"It's Inhumane"

I see arguments about how this action is actually inhumane. Truth be told, I can somewhat see their point: Terri's eventual death in this matter will come not from a lethal injection or other death acceleration process, but from starvation. Her feeding tube is being removed, but her breathing and heartbeat remain functional.

But to focus completely on the "death by starvation is barbaric" argument misses a pretty important point as relates to this post: Who was it who removed death acceleration (lethal injection, etc.) from the table? Take a guess as to which political party doesn't want to see euthanasia as a viable personal (private) choice in America, and one which doesn't hurt anyone except the person whose choice is being affected. When Oregon voters passed the "Death with Dignity" Act, permitting doctors to assist in the death of terminally ill patients, John Ashcroft responded with a directive stating that such assisted suicide would result in federal penalties under the Controlled Substances Act. The Ninth Circuit Court of Appeals shot him down; the case is now slated to be heard by the U.S. Supreme Court. Don't think that the same liability wouldn't result under this Administration in a different jurisdiction.

So whose fault is it that the only way that Terri can be permitted to die with dignity is through the removal of a feeding tube? If lethal injection were an option, I'm sure Michael Schiavo and Terri's doctors would have considered it -- but it's effectively been removed from the table.

Finally, at least one person commented on my previous post that "we don't even treat our dogs as badly as they want to treat Terri!" Fact is, though, we do, and it's better that way. When dogs (and cats, and horses, etc. etc.) become so crippled with pain and disease that their quality of life is no longer good for them, we put them to sleep. It happens all the time. We decide, on behalf of our pets who can't speak for themselves, that it would be more humane to put them to "sleep" than to allow them to continue to endure life in an undesirable state. In my view, that's what Michael seeks to do for Terri.

"Control Freaks!"

The commenter to my previous post also said that people seeking to remove Terri's feeding tube were simply "control freaks" who want to decide Terri's destiny for her. Frankly, that's an idiotic argument because it's basically a swinging door, going equally in the opposite direction as that in which it's pointed. The Schindlers are seeking to "control" Terri's life as much as Michael is -- the only difference is the result they each reach. And someone has to exercise control over Terri's life, given her inability to do so for herself. And the point of my last post was that legally, the person entitled to exercise control over her life is presumptively her husband (see "Sanctity of Marriage"), and it didn't happen here.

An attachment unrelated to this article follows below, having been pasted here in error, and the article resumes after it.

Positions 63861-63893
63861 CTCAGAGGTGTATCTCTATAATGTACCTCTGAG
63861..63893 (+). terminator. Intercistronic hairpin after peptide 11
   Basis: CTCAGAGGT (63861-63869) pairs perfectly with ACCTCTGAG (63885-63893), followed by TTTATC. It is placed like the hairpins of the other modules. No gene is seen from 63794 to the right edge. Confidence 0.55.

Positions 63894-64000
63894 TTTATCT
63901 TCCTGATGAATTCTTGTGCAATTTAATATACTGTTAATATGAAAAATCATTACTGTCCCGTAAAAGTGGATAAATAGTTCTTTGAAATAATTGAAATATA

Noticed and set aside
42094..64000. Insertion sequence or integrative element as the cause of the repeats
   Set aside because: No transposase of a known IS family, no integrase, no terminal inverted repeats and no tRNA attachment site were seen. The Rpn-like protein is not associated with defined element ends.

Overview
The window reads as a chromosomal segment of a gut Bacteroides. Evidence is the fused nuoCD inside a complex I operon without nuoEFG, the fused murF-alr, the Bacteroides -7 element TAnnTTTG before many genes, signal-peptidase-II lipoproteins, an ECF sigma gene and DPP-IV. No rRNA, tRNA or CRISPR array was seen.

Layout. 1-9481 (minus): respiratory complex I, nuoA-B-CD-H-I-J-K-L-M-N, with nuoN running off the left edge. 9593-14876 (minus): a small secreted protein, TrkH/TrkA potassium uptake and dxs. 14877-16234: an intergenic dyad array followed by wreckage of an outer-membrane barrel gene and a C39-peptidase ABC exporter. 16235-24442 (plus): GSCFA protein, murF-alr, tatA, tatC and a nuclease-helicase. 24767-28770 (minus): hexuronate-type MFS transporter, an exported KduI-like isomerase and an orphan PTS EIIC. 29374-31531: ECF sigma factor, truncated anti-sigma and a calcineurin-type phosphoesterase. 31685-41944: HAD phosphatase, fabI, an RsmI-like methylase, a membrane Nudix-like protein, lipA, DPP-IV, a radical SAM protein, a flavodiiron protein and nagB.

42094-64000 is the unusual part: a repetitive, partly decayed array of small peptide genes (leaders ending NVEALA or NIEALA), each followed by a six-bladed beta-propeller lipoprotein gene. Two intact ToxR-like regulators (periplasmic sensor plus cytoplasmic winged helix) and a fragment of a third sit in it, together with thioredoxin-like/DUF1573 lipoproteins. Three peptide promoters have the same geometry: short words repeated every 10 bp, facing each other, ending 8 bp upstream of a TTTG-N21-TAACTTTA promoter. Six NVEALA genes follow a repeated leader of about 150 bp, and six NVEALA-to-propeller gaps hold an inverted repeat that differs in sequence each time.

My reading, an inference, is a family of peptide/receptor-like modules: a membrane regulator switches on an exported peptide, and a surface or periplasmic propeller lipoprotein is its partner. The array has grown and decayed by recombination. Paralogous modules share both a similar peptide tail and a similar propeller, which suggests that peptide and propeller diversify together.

"He's an Adulterer!"

I see this argument all the time. It's not so much related to the Republican hypocrisy point of this post, but I'd like to address it anyway. The argument is basically that because Michael has another woman in his life -- and has in fact fathered children by her -- he is somehow no longer capable of thinking in Terri's best interests.

Terri's been in a persistent vegetative state for fifteen years. I find it incredible to believe people who are basically arguing that the man should lock himself up somewhere and pine over a wife who no longer is capable of loving him back. I don't fault Michael at all for attempting to move on, and I don't think it has any bearing at all on his love for Terri.

I ask anyone who disagrees with me to try the following exercise. Think about your significant other: spouse, boyfriend/girlfriend, life partner, whatever have you. Think about why you fell in love with him/her, and what memories you will carry of him/her after s/he's gone. Think of what's great about your relationship and why you treasure it as much as you do. Make a list of those reasons that starts with "I love my partner because..."

... and I bet that no one who has performed this exercise has a list that begins and ends with "I love my partner because s/he has a pulse and can breathe on her own." No one. It really does take more to sustain a relationship. A smile, a sense of humor, a personality, something. Terri has none of these. She has a heartbeat and is capable of independently drawing breath. That's all she has. Yet some out there would argue that Michael should have remained 100% committed to this woman who by now has none of the original traits that he fell in love with.

Yes, standard marriage vows say "For better or for worse, in sickness and in health," but when there is nothing to hold on to in the present, perhaps it's time to accede to the future. It doesn't mean Michael loves her less; it means he's accepted a reality that her parents aren't yet prepared to deal with.

I think I've made my point. I know there are people out there who disagree with me. I think we all agree it's a damn tough choice all around, and I certainly wouldn't wish it upon any of my loved ones to decide whether I live or die (hence my intention to draft a living will ASAP). All I ask is that everyone who reads this approaches this post with an open mind toward the arguments contained. Informed, civil dialogue is good; ad hominem attacks, bad.

PS: For still more (and better) analysis of Congressional hypocrisy, check out Terrance's post at Republic of T. And for an analysis of how the Republican majority here is completely out of step with mainstream America, check out Christian Grantham.

3 comments:

p.p. said...

Great post, Dennis. You and I have very similar political beliefs.

I just cannot believe you have the time to write all that. I'm impressed.

Dennis! said...

Yeah... I clearly have too much time on my hands. Hahaha.

Me said...

What a great post.